Every year, teams face a roster crunch at the end of Spring Training. Who do you bring with you as you head home, who do you DFA in order to make room for those players if they’re not currently on your 40-man roster? Mike Rizzo is no stranger to this, but this year, it seems like the Nats have more decisions than normal to make. In large part, that’s due to the fact that many of the guys on their 40-man roster don’t have any options remaining, which is especially true of the bullpen.
Guys like Tanner Rainey, Erick Fedde, Austin Voth and Patrick Murphy have to break camp with the team, or else they’ll need to be placed either on the IL or DFA’d. When you couple those four guys with Steve Cishek, Sean Doolittle and Will Harris (although he’ll start the season on the IL – more on that in a bit), you have six (and potentially seven if/when Harris is healthy) relievers that must be on the active roster in order to stay in the organization.
So where does that leave guys who have options remaining like Paolo Espino, Kyle Finnegan, Andres Machado, Josh Rogers and Mason Thompson? Well, they’ll likely break camp with the team, but in the long-term, that remains to be seen. Unfortunately, some of those guys might be better than Voth or Fedde, but they may find themselves in AAA strictly because of their option years.
The fact that rosters have expanded to 28 for the first month of the season helps tremendously, but with guys like Maikel Franco, Anibal Sanchez, Dee Strange-Gordon and Tyler Clippard not on the 40-man roster, there are also going to need to be spots opened up. Will Harris has made just one Spring Training appearance and told reporters that he’s experiencing “lingering issues” following last year’s surgery for thoracic outlet syndrome. Putting Harris on the 60-day IL would clear a roster spot for one of those three guys and that’s exactly what I’d do. Even if Harris doesn’t need a full 60 days to recover, this needs to be done out of necessity. Harris has pitched in 28 total games over his two full seasons in D.C. and it doesn’t sound like he’ll be pitching in too many more this season.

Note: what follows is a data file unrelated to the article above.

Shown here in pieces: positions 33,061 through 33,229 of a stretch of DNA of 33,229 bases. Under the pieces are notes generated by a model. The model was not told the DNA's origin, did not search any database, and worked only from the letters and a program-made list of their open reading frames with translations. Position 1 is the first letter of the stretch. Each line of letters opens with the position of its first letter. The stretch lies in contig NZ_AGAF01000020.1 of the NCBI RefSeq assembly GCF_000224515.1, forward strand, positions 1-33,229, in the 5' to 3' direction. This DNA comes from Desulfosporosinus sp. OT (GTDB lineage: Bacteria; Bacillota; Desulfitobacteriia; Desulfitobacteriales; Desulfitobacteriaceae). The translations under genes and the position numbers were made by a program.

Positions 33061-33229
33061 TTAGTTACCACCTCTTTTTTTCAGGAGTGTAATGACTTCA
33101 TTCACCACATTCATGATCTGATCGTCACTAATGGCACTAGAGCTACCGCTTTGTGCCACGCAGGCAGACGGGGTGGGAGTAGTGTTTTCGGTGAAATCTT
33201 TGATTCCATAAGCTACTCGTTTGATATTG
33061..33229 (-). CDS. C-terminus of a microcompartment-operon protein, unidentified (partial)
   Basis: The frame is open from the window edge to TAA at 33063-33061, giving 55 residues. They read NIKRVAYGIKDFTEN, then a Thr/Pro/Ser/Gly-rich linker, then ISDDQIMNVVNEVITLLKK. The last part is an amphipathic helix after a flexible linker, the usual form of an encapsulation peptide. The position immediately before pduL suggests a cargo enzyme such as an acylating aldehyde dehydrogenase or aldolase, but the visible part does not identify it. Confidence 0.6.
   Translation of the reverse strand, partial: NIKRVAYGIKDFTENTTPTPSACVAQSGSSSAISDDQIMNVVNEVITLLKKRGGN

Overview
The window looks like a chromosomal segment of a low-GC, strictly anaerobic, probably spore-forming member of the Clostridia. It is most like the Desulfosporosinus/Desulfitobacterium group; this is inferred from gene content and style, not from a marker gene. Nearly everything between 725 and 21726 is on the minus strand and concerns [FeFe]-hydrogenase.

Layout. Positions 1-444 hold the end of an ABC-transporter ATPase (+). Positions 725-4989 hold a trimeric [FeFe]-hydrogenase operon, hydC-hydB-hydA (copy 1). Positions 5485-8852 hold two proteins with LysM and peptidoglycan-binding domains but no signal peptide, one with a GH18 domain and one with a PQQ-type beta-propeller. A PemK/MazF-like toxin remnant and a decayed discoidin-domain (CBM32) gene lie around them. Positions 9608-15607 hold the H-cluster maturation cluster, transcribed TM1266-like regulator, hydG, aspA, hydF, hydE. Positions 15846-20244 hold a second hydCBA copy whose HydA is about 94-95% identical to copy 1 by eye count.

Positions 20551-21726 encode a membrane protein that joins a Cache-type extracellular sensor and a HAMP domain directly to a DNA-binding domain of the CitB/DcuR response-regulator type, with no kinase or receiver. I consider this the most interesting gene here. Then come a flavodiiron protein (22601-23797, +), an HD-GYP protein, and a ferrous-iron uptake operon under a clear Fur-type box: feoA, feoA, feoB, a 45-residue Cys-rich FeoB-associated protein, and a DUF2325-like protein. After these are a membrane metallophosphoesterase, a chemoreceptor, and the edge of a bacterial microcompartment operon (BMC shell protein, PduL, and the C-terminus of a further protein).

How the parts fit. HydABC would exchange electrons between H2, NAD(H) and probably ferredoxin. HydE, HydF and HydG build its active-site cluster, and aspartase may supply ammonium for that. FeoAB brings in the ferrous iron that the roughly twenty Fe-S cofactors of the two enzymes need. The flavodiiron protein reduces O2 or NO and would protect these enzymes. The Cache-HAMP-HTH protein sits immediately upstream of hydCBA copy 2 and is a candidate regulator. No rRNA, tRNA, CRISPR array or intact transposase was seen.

Assuming the Nats decide to put Harris back on the 60-day IL, that will clear one spot, presumably for Sanchez. With Stephen Strasburg beginning the season on the IL, the Nats will need somebody to step into the rotation and eat some innings. While I wouldn’t mind seeing Joan Adon be that guy, it seems more likely that it’ll be Sanchez. And before anybody asks, no, Cade Cavalli shouldn’t be that guy either. Not yet.
The Nats will have to add Franco to the roster as well with Carter Kieboom starting the season on the IL. It looks like because of that, it’s going to be time to DFA or trade Seth Romero. Romero, who was the Nats 1st round pick in 2017, has been nothing but a disappointment both on and off the field. In January, he was arrested for a DWI charge in Texas. In 2018, the team sent him home from Spring Training for violating team policy. The Nats knew about Romero’s background when they drafted him, but still took a chance on him based on his talent alone. The problem is, between his off the field issues and mounting injuries, Romero has only thrown 83 total innings in the minors since being drafted in 2017. He’s averaged 13.4 K/9 over those 83 minor league innings, so it’s extremely likely someone else will take a chance on him. Despite his dominant K/9 numbers, it’s time for the Nats to move on.
With Luis Garcia starting the season in AAA, it also seems likely that the Nats are going to want Dee Strange-Gordon to break camp with the team. Having Strange-Gordon and Ehire Adrianza both on the roster will give Davey Martinez a lot of flexibility since both are able to play 2B, SS and OF. Adrianza even has some experience at 1B and 3B. The question becomes how they’ll be able to pull this off. I personally have no problem moving on from someone like Andrew Stevenson or Sam Clay, but I know Rizzo isn’t going to do that. It’s possible that Hunter Harvey, who was just claimed on waivers from the Giants, could be in DFA limbo again. The team could also opt to move on from someone like Gabe Klobosits, who has been dominant in the minors, but didn’t show all that well in his brief stint in the Majors last season.
The last guy that the Nats might have to find a spot for is Tyler Clippard. They’ll likely have some time to add Clippard to the roster since he just signed a minor league deal about a week ago and he’ll need some time to get his arm ready and face some hitters. Specifics of his deal haven’t been revealed, but he most likely has an opt-out in his contract by mid-late April, so the Nats will need to add him to the roster by then if they want to hang onto him. Injuries tend to pop up, so adding another player to the 60-day IL is a possibility to clear a spot. If not, it might come down to whether the Nats want to add Clippard to the roster, or hang onto someone like Austin Voth, who is controllable through the 2025 season.
With all of that in mind, and knowing that the Nats want to hang onto a couple of extra relievers early on, here’s how I see the Nats Opening Day roster shaping up:
Patrick Corbin (L)
Josh Rogers (L)
Sean Doolittle (L)
Sam Clay (L)
2B: Caesar Hernandez
RF: Juan Soto
DH: Nelson Cruz
1B: Josh Bell
C: Kiebert Ruiz
LF: Lane Thomas
3B: Maikel Franco
CF: Victor Robles
SS: Alcides Escobar
C: Tres Barrea
UT: Ehire Adrianza
UT: Dee Strange-Gordon
OF: Andrew Stevenson